It might seem trivial but I'm not really sure which one is grammatically correct.

To agree with a sentence with never we should use too or either?

A: I never drink.

B: .............


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  • 1
    "I don't either." or "Neither do I." – ab2 May 26 '16 at 0:59

If someone never drinks, that means that there is never a time when they drink. So if we say "We never drink, too", that sounds like we're saying that we also "do something", and that something is "never drink". But there's nothing which is actually done - it's a lack of doing something. So, using "too" isn't right. So, it's grammatically correct (I think), but conceptually or logically wrong.

Say "I don't either." or "I don't, either." (I'm not sure if it's better with or without the comma).

  • 1
    I'd say 'me neither', which I am sure would be entirely ungrammatical, but very common. If I was trying to be 'more proper' I might say 'Neither do I'. – Spagirl May 25 '16 at 11:08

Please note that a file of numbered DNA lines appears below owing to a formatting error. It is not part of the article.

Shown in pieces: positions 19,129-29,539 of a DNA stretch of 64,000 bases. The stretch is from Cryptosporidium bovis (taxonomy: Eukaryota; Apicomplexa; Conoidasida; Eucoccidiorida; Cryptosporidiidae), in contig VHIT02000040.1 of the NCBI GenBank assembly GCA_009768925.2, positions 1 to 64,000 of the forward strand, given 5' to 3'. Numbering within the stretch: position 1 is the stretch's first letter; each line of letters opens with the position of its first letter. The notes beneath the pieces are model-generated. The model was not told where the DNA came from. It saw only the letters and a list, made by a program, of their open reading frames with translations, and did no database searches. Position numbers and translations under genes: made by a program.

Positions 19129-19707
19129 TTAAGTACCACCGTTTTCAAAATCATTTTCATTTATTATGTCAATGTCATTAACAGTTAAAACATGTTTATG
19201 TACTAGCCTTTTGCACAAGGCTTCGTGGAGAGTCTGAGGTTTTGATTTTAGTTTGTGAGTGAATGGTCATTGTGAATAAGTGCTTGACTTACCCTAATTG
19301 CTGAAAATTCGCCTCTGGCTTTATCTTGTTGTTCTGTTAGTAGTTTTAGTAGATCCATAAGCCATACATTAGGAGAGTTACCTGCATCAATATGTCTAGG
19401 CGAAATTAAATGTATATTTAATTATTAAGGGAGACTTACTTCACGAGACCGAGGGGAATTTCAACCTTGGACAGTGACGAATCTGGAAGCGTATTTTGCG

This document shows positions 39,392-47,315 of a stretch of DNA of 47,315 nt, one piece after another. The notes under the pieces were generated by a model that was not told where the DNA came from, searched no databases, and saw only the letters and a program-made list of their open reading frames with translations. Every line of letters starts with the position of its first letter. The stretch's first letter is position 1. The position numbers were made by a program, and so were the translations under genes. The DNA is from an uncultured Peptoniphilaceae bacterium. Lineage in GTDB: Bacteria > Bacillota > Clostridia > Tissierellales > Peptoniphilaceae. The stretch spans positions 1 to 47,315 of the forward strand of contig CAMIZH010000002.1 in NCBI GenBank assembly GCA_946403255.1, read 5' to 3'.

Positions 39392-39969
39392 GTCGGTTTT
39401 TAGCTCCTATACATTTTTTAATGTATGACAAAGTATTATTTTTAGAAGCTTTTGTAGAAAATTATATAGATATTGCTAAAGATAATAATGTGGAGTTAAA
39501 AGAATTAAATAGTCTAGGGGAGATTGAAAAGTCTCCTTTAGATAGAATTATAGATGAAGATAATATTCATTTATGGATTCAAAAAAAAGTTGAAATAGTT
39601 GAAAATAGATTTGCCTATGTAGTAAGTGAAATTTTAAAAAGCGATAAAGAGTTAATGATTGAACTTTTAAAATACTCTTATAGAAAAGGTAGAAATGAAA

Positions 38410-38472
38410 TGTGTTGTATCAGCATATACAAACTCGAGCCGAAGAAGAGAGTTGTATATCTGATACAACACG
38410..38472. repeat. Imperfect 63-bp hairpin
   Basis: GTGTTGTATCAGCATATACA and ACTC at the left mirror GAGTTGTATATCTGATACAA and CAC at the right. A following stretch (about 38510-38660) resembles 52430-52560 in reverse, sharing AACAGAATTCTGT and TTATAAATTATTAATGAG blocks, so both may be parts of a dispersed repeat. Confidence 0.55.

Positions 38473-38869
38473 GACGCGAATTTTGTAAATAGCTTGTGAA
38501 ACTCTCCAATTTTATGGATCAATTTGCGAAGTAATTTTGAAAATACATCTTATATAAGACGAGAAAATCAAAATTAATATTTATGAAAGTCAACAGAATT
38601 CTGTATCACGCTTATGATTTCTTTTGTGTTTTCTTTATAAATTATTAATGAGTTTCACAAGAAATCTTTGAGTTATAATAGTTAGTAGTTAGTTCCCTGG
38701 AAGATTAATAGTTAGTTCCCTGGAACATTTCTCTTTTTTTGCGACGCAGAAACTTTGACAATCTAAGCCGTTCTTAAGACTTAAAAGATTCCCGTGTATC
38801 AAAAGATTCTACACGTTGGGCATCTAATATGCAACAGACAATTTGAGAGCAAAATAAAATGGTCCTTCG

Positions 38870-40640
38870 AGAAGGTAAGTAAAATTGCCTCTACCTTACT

• I think "Me neither", "I don't either", and "Neither do I" are all perfectly fine, actually. – Max Williams May 25 '16 at 11:23
  • Well, I thought that 'neither do I' was probably okay, but suspected 'me neither' of being the sort of usage which earn comments about native speakers not speaking the language properly. i don't know a great deal about grammar beyond 'how I speak'. :) – Spagirl May 25 '16 at 11:53
  • I actually don't know whether "Me neither" is grammatical or not, but it's certainly very common and accepted, perhaps as informal language. – Max Williams May 25 '16 at 11:54

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